EU fisheries chief: Europe needs to get behind aquaculture

Alex Whitebrook/ February 7, 2018/ News/ 0 comments

European aquaculture is showing signs of recovery after more than a decade of stagnation, but there needs to be much greater support for the sector from European Union member states, the European Commissioner for Environment, Maritime Affairs, and Fisheries Karmenu Vella affirmed.

With four percent growth in volume and eight percent in earnings between 2014 and 2015, and profits exceeding EUR 400 million (USD 495 million), E.U. aquaculture is generating more value than ever before. And yet at the E.U. Aquaculture – Farmed in the E.U. Regions conference, organized by the European Commission (EC) and the Committee of the Regions to showcase some of the success stories of the industry, Vella stressed the need for even greater buy-in from regional decision makers.

“Aquaculture can deliver local food and local jobs in an environment-friendly way. The planning, authorization, and ultimately the success of aquaculture in the E.U. lie in the hands of our regions and member states. We count on you to support investment in this promising industry,” he said.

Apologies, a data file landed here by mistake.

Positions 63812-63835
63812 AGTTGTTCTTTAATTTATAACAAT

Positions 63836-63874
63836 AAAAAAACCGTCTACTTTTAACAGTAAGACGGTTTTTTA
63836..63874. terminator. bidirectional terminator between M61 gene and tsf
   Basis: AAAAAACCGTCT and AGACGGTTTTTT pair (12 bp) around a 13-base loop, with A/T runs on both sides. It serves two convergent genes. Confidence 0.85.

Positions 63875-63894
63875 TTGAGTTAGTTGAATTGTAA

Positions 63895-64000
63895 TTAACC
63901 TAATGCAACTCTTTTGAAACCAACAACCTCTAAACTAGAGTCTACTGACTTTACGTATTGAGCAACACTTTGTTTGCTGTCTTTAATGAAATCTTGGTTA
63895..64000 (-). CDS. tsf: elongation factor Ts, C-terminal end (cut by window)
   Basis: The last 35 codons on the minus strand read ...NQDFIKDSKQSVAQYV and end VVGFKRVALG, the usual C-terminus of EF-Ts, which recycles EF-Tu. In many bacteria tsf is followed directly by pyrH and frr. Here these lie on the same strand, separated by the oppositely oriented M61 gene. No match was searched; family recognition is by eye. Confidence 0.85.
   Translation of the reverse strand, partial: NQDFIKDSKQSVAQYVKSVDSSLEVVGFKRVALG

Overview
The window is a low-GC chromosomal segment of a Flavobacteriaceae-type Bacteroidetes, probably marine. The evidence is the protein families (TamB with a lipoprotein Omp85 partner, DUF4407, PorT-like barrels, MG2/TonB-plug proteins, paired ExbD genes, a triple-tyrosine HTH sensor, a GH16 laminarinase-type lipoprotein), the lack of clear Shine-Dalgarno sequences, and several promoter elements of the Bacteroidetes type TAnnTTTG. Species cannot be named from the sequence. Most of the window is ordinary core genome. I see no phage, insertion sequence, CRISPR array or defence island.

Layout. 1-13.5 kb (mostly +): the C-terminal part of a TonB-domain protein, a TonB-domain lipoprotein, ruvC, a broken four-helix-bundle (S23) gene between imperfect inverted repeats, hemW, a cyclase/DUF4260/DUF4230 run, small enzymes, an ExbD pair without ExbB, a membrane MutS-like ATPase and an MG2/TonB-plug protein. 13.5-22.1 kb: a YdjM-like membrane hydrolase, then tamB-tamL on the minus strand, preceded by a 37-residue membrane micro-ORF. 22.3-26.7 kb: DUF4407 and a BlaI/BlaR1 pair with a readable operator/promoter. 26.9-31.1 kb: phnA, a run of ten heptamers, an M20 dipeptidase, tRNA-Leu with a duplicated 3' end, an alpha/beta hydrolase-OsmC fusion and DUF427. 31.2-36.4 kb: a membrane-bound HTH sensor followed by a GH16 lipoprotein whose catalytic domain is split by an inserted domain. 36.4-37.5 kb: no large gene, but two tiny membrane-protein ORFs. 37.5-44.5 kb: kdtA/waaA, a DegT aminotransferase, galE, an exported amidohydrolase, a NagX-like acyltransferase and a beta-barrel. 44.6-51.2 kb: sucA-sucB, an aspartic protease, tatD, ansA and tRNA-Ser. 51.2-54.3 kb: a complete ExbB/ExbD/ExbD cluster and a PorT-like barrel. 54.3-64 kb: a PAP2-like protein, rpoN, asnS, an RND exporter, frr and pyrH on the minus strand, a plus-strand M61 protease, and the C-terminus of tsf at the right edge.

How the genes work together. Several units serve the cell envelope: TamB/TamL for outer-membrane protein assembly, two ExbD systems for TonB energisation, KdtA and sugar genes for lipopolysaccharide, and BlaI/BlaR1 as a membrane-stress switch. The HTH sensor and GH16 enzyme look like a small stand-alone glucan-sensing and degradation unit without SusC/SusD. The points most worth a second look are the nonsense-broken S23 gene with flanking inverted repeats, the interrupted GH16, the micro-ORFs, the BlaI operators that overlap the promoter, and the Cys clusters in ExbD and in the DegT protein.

Vella told delegates that he sees aquaculture as a key pillar of global and European food security.

“We need to plan ahead now to provide more fish, shellfish and algae in a sustainable, responsible way,” he said. “Of course, we must continue our work on sustainable wild fisheries, but if we are to get more seafood, it has to come from farming.”

Vella further believes that having many small, well-planned farming actions at regional scale, and helping consumers to make informed, responsible choices is the key to success.

“Collectively we can farm more fish while preserving and improving our waters and biodiversity. We can reduce our reliance on imported farmed fish, where environmental credentials may not match our strict standards,” Vella said. “At the local scale, it offers citizens high-quality, sustainable seafood while supporting local businesses and communities, and at a global scale, we would consume fish with less ‘food miles’ and greater assurance about production standards.”

As part of its support for the sector, the E.C. unveiled a series of new guidelines at the conference on the accommodation of aquaculture within E.U. environmental rules, as well as information on planning and business authorization.

Read more HERE.

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